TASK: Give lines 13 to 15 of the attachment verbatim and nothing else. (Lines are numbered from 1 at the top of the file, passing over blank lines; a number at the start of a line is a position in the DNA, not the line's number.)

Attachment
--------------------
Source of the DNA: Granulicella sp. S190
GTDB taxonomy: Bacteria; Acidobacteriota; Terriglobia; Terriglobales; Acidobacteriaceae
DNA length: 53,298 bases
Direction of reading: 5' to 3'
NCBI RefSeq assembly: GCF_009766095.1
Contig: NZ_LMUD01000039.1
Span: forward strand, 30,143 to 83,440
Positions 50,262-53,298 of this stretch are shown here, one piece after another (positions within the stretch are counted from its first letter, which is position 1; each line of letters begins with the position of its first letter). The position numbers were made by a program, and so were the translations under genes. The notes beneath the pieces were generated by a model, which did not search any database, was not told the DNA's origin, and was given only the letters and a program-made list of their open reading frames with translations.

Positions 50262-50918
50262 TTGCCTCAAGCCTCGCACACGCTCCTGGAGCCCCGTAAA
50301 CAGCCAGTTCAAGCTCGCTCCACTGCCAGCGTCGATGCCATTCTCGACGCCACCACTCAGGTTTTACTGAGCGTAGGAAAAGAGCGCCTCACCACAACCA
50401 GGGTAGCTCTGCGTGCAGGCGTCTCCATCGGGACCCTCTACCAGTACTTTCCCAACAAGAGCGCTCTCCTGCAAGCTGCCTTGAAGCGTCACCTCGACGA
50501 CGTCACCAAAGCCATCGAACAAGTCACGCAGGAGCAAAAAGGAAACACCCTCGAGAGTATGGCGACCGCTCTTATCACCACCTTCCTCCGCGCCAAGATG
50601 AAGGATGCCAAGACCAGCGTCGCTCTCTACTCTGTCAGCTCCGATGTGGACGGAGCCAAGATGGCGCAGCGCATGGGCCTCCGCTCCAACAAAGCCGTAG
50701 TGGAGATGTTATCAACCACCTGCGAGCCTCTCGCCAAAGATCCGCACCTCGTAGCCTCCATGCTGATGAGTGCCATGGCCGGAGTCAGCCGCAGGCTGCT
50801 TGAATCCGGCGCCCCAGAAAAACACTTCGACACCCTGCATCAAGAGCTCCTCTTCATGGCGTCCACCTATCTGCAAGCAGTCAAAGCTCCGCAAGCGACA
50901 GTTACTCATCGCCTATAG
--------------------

50501 CGTCACCAAAGCCATCGAACAAGTCACGCAGGAGCAAAAAGGAAACACCCTCGAGAGTATGGCGACCGCTCTTATCACCACCTTCCTCCGCGCCAAGATG
50601 AAGGATGCCAAGACCAGCGTCGCTCTCTACTCTGTCAGCTCCGATGTGGACGGAGCCAAGATGGCGCAGCGCATGGGCCTCCGCTCCAACAAAGCCGTAG
50701 TGGAGATGTTATCAACCACCTGCGAGCCTCTCGCCAAAGATCCGCACCTCGTAGCCTCCATGCTGATGAGTGCCATGGCCGGAGTCAGCCGCAGGCTGCT